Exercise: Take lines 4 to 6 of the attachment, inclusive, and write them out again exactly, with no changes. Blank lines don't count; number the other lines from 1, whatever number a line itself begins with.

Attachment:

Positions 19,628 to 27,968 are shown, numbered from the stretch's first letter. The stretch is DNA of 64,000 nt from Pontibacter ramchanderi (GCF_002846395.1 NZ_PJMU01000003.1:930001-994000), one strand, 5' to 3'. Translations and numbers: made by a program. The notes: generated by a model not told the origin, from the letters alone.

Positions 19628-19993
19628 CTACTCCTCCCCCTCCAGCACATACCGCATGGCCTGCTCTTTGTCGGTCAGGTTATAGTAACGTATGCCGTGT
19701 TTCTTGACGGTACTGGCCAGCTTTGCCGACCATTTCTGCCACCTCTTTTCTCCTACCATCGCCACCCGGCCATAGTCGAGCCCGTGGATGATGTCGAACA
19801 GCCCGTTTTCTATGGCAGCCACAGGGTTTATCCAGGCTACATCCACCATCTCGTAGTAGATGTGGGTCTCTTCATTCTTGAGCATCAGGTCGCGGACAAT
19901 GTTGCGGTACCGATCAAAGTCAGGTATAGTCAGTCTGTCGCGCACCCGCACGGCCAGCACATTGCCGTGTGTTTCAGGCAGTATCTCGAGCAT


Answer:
19701 TTCTTGACGGTACTGGCCAGCTTTGCCGACCATTTCTGCCACCTCTTTTCTCCTACCATCGCCACCCGGCCATAGTCGAGCCCGTGGATGATGTCGAACA
19801 GCCCGTTTTCTATGGCAGCCACAGGGTTTATCCAGGCTACATCCACCATCTCGTAGTAGATGTGGGTCTCTTCATTCTTGAGCATCAGGTCGCGGACAAT
19901 GTTGCGGTACCGATCAAAGTCAGGTATAGTCAGTCTGTCGCGCACCCGCACGGCCAGCACATTGCCGTGTGTTTCAGGCAGTATCTCGAGCAT